THE WHITE HOUSE
Office of the Press Secretary
REMARKS BY THE PRESIDENT AND SECRETARY GENERAL SOLANA AT OPENING SESSION OF THE UMMIT OF THE EURO-ATLANTIC PARTNERSHIP COUNCIL Mellon Auditorium Washington. D.C.
12:08 P.M. EDT
SECRETARY GENERAL SOLANA: Let me welcome all of you to this summit meeting of the Euro-Atlantic Partnership Council. Today's meeting underscores the importance we all attach to this unique forum. Since the EAPC was launched two years ago, its focus has been on forging stronger cooperative ties among our countries. Over the last two years the EAPC has shown a remarkable capacity to adapt and evolve with the new security challenges. Our agenda has become more elaborate, more comprehensive. Our political consultations have become more substantive and more focused.
Today the Euro-Atlantic area is still troubled by violent conflict. Nationalism and ethnic strife exist and pose a direct challenge to the values and to the principles we all share and which are the basis for the Euro-Atlantic culture of cooperation. By strengthening our ties further we can move closer to our goal of a durable Euro-Atlantic, at peace. A cooperative approach to security remains our only viable option.
I want to thank all the partners for being here today with us, for working with us to build our common culture of cooperation in the positive atmosphere of this forum.
Let me now pass the floor to our host of the Washington Summit, President Clinton.
President Clinton, you have the floor.
THE PRESIDENT: Thank you very much, Mr. Secretary General. First of all, I would like to join you in welcoming all the members of our Partnership Council. From Central Asia to North America, from the Mediterranean to the Baltic, this Council and the Partnership for Peace are building a region of shared values and shared endeavors.
Many nations in this room, indeed, are accepting risks and hardships to support the peace in Southeastern Europe. To be sure, there are challenges to our common vision of a Europe undivided, democratic, and at peace -- the challenge of overcoming instability and economic hardship in the Balkans; of defeating those who employ ethnic hatred in the service of power; the challenge of integrating a democratic Russia into the European mainstream; the challenge of averting a gulf between Europe and the Islamic world; the challenge of resolving tensions in the Aegean.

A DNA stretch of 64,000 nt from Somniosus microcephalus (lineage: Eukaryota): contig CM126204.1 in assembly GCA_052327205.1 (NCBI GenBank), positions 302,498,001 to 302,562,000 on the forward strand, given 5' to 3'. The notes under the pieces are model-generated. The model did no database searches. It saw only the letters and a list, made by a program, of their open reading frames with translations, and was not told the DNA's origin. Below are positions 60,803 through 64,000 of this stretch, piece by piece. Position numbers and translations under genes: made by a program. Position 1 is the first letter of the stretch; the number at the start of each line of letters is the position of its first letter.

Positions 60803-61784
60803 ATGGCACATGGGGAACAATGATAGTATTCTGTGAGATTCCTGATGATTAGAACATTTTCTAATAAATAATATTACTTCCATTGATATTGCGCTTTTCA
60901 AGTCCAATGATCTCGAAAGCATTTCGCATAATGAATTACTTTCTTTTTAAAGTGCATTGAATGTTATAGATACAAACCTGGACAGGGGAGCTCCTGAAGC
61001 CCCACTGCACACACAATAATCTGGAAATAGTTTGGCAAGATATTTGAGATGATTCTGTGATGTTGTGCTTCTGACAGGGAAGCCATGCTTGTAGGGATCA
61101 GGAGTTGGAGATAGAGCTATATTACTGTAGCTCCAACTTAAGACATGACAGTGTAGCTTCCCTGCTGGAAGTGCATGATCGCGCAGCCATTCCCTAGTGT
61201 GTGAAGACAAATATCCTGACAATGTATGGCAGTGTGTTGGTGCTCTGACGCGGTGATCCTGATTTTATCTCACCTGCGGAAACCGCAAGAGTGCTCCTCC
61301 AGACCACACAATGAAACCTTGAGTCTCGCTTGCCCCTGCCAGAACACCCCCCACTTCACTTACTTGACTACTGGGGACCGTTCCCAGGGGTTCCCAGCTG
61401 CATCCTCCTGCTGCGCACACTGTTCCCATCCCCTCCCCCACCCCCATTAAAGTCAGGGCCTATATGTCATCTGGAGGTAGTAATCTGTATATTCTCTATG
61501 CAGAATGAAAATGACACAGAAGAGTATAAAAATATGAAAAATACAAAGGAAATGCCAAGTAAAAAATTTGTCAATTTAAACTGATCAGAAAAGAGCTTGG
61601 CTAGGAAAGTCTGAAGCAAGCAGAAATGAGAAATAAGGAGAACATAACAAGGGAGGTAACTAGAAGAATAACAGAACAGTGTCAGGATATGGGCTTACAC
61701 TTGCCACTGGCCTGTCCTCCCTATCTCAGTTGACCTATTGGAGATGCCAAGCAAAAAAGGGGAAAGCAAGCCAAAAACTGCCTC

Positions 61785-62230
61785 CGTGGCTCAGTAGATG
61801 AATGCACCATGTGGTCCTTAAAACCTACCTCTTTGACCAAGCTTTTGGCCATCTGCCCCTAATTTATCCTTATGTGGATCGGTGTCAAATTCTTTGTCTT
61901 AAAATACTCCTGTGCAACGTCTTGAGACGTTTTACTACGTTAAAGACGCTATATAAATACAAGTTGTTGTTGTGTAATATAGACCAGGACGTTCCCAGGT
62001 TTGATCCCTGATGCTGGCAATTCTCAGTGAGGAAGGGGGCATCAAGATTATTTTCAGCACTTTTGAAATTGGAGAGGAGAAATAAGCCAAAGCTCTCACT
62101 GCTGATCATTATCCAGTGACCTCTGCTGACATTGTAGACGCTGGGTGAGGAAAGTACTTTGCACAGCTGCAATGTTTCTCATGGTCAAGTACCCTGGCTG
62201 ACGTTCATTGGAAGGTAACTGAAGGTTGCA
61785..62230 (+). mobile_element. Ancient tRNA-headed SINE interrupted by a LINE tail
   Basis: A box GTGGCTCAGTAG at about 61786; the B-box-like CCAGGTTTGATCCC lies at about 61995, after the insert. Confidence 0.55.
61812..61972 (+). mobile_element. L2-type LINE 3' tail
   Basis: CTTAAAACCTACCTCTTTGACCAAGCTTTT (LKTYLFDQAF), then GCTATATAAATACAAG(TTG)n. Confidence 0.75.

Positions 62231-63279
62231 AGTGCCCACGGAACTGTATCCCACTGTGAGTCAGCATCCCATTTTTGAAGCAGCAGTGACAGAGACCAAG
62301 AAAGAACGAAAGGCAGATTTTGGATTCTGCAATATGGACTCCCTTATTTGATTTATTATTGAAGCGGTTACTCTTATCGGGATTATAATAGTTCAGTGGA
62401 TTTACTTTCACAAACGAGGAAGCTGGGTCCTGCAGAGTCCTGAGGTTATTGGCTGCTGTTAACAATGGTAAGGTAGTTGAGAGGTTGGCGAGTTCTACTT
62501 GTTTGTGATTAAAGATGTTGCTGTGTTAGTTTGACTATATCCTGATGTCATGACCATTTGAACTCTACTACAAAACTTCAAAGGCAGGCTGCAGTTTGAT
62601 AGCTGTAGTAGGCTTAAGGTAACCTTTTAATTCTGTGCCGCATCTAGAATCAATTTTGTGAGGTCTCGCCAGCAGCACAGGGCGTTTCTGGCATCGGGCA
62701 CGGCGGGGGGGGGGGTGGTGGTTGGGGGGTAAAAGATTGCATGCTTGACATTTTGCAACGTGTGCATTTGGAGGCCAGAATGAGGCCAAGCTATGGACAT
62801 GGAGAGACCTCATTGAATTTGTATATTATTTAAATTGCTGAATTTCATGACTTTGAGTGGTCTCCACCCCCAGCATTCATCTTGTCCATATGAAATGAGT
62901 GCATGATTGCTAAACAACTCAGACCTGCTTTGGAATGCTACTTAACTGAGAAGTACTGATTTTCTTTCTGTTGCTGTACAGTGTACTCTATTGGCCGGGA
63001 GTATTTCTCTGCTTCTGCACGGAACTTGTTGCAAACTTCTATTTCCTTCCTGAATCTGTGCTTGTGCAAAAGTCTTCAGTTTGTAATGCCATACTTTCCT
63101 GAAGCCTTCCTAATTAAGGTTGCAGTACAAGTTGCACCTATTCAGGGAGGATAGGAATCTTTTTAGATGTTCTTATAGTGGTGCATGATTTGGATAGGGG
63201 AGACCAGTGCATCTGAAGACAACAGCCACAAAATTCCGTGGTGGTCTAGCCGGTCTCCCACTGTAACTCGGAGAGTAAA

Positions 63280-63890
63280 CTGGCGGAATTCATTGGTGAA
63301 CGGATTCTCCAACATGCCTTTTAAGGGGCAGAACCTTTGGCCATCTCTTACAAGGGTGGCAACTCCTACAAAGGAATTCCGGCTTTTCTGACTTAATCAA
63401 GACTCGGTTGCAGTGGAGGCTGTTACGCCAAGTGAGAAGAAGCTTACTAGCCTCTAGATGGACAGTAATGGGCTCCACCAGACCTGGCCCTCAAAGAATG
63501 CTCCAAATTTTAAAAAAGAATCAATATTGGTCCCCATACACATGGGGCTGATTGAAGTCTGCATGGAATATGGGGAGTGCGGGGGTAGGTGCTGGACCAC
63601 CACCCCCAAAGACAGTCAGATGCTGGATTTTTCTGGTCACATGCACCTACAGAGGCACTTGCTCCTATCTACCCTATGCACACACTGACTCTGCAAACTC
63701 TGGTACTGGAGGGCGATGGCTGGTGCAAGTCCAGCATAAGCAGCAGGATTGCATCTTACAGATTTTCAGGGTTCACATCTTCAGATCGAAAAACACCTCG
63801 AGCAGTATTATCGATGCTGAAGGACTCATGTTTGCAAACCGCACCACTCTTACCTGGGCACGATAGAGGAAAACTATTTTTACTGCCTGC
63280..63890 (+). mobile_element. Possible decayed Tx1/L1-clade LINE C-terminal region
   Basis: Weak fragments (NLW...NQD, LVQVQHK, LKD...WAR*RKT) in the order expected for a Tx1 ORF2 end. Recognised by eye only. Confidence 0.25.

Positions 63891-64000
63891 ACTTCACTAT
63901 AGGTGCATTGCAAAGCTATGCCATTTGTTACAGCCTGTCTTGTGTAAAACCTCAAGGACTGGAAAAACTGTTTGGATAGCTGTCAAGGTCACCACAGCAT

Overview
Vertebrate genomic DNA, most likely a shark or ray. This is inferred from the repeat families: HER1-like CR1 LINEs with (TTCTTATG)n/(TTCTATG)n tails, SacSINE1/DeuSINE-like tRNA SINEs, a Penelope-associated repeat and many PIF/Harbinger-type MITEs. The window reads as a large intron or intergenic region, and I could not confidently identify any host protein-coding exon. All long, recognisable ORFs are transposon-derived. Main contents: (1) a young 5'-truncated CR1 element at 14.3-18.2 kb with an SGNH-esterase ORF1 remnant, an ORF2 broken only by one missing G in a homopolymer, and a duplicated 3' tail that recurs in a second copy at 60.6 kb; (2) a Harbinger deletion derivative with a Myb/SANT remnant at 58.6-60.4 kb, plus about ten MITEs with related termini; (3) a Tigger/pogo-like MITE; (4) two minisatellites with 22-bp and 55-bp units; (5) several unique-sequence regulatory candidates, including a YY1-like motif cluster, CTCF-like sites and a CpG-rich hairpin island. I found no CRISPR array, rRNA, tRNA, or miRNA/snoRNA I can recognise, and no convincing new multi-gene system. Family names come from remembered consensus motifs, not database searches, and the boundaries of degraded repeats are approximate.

We must see reducing conflict and tensions, and increasing prosperity and integration, as two sides of the same coin. Therefore, as we fight against ethnic hatred in Kosovo, we must fight for the rebuilding of Southeastern Europe, and the integration of the region into the larger European community.
We must continue to strengthen the Partnership for Peace, and deepen the role that our partner countries play in the planning and execution of the missions we undertake together. We must continue to build on our cooperation with Russia, with Ukraine, with all the members of this Council, to advance the interests and ideals we share.
We must continue the enlargement of NATO, the Partnership for Peace, and the Partnership Council. All of these things, I am convinced, will make Europe stronger and freer and more stable. And I think that I can speak for my friend, Mr. Chretien, when I say that those of us in North America strongly support it.
As I said last night at our dinner, if you look around this room, the idea that all of us could be sitting here together around one table would have been unthinkable just a few years ago. We are here around this table together because we are thinking about our common future. And that is the best thing to say about this meeting today.
END 12:11 P.M. EDT